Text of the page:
Like Abba Antony’s honeybee, I need to take the sweet nectar that I find in each flower and leave the garbage behind for the flies.  In each situation that has happened during this Lenten season, there is sweet nectar.  Have I taken it up?  Though betrayal and lies in a relationship are deeply painful and ultimately cause the severing of the friendship, was there nectar in it?  Yes, there was.  The flower opened itself and shared its sweetness.  The honeybee took up what nectar it could hold; enjoying its sweetness, learning, and being blessed.

In every hard situation I must work to remember to be a honeybee, to be constantly vigilant in immobile prayer to receive calmness, and that what evil may have been perpetrated did not come from God.

May God have mercy upon those who did not show mercy to those they hurt, attacked, lied to or offended.  And may His Grace of forgiveness continue to fill hearts with peace and His Light and Love.

Forgive my incoherence.  Read each person’s blog.  They really are excellent.

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8 thoughts on “Lots of thoughts…little cohesiveness

  1. strangely, this Lenten season has been, well, good. I even asked my priest about it and he said to accept it as a blessing – I just feel odd that this has been such a wonderful time – Great Lent is never like this – I expect next year will be… Nope, not going there – the worry is sufficient for the day, I’ll worry about next year when and if it comes…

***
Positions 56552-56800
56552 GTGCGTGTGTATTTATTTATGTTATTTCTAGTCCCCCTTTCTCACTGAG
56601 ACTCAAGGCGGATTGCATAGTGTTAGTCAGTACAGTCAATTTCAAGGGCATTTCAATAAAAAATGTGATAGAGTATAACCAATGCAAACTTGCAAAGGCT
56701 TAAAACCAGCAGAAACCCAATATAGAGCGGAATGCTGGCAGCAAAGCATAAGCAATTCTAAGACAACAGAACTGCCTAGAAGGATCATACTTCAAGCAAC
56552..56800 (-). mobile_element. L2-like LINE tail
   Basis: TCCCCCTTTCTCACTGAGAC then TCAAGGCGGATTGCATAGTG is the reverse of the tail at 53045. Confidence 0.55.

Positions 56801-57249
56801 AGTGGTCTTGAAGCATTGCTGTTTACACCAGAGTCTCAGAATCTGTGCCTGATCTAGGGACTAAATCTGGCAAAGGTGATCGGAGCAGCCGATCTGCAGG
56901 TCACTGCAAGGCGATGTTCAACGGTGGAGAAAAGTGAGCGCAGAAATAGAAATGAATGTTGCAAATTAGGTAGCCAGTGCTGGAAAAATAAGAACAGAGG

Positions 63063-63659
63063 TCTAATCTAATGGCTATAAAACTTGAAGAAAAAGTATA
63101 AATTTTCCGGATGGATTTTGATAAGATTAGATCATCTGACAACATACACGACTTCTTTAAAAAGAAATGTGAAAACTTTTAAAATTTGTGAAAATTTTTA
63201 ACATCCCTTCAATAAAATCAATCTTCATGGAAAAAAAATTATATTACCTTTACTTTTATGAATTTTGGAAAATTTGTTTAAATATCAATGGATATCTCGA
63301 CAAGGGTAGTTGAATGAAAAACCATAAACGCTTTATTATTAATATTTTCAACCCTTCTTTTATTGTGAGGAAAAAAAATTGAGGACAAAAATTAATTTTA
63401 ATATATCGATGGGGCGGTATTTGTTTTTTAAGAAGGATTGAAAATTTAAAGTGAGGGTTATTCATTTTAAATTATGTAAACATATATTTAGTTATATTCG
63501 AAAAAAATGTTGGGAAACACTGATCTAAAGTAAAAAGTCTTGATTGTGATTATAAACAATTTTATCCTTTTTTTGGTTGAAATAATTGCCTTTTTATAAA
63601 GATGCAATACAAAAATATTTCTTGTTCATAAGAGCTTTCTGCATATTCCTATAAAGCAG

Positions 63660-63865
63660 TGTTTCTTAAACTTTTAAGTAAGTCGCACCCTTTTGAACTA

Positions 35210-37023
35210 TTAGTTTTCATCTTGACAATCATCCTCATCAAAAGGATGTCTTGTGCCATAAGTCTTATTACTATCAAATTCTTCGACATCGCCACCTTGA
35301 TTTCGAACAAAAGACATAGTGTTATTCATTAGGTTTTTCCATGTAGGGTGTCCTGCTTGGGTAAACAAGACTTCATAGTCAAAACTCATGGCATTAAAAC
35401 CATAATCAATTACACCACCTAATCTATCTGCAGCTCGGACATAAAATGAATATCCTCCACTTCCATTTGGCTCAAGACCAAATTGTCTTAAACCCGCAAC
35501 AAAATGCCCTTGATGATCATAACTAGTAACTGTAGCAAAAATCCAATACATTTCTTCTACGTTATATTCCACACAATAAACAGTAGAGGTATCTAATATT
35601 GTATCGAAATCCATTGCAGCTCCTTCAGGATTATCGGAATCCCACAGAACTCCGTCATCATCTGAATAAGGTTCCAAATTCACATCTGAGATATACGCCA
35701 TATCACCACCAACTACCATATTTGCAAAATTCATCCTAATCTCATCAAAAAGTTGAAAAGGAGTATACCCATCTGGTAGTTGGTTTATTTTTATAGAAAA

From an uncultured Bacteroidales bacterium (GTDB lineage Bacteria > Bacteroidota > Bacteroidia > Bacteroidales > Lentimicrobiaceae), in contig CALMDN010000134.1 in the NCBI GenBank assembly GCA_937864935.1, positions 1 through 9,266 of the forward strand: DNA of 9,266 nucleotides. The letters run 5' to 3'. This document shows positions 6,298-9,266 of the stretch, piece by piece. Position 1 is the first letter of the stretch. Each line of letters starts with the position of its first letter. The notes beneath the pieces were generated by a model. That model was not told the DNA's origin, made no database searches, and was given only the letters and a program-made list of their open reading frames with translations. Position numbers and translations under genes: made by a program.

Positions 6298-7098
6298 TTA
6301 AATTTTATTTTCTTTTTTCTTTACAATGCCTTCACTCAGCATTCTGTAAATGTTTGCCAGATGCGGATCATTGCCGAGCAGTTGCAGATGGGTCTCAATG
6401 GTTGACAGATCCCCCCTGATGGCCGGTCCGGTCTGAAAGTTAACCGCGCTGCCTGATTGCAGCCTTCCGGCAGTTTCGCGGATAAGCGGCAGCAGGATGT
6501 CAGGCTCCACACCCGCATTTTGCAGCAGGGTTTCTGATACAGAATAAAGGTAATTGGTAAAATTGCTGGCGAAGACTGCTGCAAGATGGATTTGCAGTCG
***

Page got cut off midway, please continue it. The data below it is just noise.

I pray your Holy Week is blessed and your Pascha glorious!
    In Christ,
    Leah

  2. My dearest, you are in my thoughts and prayers. I wish I could give you a huge hug.
    Thank you for the links.

  3. I keep remembering the monk who when asked what he did all said he fell down and got up and fell down and got up. This Lent I find the getting up so very hard. Let’s rejoice in the thought that it is almost over – less than a week to the beauties of Holy Week.

  4. My priest, Fr. Anthony said just this past Sunday – “If you are not struggling, you are on the wrong path.”
    May God strengthen you…
    handmaid leah

  5. There’s just something about Lent that seems to invite these attacks on our attempts to pass the time in serious reflection and repentance. I’m sure that everyone who takes Lent seriously is under attack; but do they ALL have to hit so close to home?! Love and prayers to you, girlfriend, and no, NONE of this is God’s will — but I have found that He always takes difficult situations, even unbelievable horrors, and turns them into blessings, if we keep faith in Him.

  6. I too look forward to the end of Lent this year.Sending hugs and prayers.

  7. Leah’s blog entry was very timely. I have not read the others…thanks for the heads up.

    I’m sorry you’re having such a difficult Lenten season. My has been filled with blahness, which makes me a bit nervous and wondering what I’ve done wrong.